The assets obtained in Kazakhstan for next to nothing brought Giustra more than just handsome profit. In June 2010 they bartered 19.95 per cent of their common stock against a 50 per cent stake in the operator of the Karatau deposit with Russia’s RosAtom subsidiary Atomredmetzoloto (ARMZ). “Uranium One has signed a definitive agreement to acquire a 50% interest in the Karatau Uranium Mine in Kazakhstan from ARMZ,” a press release dated June 15 was to read. “The purchase price will be paid by way of the issuance of 117 million common shares of Uranium One and a cash payment of $90 million (or equivalent promissory note). The agreement also provides for a contingent payment to ARMZ of up to $60 million, payable in three equal tranches over the period between 2010 and 2012 subject to certain post-closing tax related adjustments. The transaction is valued at approximately $451 million, based on the closing share price of Uranium One on June 12, 2009. […] Upon closing of the Karatau acquisition, ARMZ will hold an indirect 16.6% interest in Uranium One. ARMZ has agreed to a standstill covenant under which it may not, without Uranium One’s prior consent, for a period of at least five years from closing acquire more than 19.95% of Uranium One’s outstanding common shares.” On November 16 the same year, the Kazakh government reportedly approved the deal, which was eventually clinched on December 15.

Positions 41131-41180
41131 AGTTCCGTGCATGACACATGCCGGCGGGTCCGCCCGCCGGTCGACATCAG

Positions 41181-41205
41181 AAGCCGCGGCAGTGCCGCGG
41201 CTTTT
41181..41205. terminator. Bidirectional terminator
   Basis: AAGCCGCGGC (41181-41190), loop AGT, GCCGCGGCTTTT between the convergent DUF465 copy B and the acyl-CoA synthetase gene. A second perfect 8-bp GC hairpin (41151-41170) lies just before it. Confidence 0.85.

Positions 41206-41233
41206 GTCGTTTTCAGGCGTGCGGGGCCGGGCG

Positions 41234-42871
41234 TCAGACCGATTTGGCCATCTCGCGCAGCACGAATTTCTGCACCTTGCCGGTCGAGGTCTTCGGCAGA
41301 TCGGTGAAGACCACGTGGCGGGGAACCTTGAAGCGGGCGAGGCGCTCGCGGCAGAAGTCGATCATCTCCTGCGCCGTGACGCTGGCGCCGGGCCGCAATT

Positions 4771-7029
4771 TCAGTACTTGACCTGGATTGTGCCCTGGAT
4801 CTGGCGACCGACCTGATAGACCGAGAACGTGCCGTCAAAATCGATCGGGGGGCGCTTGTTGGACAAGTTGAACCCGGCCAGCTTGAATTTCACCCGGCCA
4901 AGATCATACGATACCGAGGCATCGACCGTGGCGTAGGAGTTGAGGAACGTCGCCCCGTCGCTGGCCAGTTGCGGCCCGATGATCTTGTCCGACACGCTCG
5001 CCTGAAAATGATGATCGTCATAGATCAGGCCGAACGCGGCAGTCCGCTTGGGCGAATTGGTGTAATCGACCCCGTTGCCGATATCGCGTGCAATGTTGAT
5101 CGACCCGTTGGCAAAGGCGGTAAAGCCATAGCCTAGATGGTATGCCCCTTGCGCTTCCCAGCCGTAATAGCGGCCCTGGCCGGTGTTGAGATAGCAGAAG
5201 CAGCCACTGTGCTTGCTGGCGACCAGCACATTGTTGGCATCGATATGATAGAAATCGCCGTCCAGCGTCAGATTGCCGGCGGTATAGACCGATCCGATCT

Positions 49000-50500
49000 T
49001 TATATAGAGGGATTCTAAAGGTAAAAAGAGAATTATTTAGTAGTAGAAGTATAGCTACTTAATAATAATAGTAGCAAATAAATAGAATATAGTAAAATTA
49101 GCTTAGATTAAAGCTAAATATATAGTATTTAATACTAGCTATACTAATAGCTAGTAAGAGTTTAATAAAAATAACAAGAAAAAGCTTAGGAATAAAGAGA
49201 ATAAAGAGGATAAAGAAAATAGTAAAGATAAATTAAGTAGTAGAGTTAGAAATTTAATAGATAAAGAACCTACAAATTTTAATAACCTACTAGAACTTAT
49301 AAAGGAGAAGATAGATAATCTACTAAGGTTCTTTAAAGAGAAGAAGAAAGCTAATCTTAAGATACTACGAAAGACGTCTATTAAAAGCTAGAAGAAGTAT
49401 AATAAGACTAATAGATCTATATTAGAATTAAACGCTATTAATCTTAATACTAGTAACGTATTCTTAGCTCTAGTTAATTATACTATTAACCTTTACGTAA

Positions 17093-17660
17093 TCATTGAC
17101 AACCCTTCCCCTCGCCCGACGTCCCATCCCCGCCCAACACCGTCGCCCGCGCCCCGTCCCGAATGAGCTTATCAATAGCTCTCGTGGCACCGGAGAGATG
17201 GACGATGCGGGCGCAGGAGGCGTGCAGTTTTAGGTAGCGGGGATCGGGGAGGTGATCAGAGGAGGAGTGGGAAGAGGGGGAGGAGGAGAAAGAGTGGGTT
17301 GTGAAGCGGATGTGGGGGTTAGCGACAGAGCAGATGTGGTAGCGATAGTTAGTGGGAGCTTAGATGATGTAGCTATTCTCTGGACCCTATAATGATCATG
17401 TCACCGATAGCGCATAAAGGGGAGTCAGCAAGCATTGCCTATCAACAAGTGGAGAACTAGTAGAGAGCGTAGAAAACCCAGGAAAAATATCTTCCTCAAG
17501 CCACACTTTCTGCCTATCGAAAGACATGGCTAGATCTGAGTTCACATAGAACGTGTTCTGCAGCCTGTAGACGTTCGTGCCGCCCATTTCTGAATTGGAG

Kazakstan’s champion fraudster
It meant that neither Nazarbayev nor anyone else within official Kazakhstan (let along Putin whom the article in The National Review also invokes as included conspirator) had been privy to Giustra’s deal, though in fact the state sufferd considerable losses from it. A the other end of the kickback string there were names few people in Kazakhstan like to be thought connected with. One stumbled on in inquiries was that of Rakhat Aliyev, whose name in spite of his suicide still sends shivers down many a Kazakh spine. The other one has been sitting for years in a French jail waiting for his eventual extradition to the Russian Federation where he is wanted for asset swindle, money laundering and a series of related offences. His name is Mukhtar Ablyazov, widely considered Kazakstan’s champion fraudster whose bait counts itself in billions of greenbacks.